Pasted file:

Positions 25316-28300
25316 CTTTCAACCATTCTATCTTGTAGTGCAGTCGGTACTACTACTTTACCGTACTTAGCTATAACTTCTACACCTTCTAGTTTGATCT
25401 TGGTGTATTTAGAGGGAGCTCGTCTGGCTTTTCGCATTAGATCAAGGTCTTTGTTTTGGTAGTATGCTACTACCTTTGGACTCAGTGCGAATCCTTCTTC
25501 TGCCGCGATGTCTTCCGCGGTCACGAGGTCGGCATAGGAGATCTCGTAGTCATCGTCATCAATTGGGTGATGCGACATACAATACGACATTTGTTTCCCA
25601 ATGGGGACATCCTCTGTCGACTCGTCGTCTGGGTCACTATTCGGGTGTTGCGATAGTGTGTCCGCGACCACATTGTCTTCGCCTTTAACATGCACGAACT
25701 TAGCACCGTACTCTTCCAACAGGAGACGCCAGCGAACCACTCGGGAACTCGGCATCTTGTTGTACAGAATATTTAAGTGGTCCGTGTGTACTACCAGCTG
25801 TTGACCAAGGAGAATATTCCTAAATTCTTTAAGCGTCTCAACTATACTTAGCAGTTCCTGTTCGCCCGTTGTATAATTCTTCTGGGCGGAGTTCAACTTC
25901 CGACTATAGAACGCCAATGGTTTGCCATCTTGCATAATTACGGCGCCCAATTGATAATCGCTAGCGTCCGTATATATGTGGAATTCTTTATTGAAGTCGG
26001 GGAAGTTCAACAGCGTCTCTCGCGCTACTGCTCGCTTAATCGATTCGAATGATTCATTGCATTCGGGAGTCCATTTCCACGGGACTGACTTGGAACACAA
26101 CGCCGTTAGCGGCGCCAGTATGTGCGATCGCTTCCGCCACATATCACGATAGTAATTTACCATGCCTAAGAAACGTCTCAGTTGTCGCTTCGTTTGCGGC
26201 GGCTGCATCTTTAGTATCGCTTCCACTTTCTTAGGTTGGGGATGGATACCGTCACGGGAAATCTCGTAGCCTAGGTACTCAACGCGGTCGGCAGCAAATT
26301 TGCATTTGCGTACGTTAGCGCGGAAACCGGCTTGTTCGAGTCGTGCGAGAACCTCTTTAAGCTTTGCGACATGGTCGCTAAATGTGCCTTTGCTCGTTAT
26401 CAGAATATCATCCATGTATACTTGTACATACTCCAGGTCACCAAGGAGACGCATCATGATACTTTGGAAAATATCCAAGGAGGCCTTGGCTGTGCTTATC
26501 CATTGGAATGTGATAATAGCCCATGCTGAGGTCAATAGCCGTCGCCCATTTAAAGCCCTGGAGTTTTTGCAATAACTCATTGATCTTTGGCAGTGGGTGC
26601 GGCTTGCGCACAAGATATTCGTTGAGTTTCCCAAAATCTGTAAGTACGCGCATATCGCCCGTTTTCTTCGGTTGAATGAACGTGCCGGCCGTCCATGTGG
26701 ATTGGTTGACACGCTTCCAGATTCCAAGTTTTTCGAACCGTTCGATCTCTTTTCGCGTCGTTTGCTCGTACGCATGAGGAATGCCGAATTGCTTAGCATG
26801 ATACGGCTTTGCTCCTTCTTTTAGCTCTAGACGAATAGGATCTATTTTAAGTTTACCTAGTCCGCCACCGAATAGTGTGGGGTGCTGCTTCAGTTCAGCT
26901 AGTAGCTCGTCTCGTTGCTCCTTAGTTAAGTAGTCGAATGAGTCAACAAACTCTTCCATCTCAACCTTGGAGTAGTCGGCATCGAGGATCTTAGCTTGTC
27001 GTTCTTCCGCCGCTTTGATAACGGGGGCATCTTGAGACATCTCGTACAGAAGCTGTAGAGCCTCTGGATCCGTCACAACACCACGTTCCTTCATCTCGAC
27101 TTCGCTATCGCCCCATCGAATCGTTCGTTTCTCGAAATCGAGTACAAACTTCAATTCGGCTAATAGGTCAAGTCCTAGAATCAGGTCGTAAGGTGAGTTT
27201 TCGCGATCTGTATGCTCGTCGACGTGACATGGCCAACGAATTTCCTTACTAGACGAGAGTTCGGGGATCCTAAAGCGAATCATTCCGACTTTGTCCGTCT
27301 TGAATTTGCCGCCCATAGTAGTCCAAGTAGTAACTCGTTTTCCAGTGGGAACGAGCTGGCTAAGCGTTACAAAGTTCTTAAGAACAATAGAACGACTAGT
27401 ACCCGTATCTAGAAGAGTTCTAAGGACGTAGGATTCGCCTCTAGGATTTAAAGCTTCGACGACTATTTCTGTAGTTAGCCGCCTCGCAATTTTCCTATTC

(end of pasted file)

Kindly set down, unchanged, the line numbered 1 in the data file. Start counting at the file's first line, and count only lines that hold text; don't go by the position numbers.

Positions 25316-28300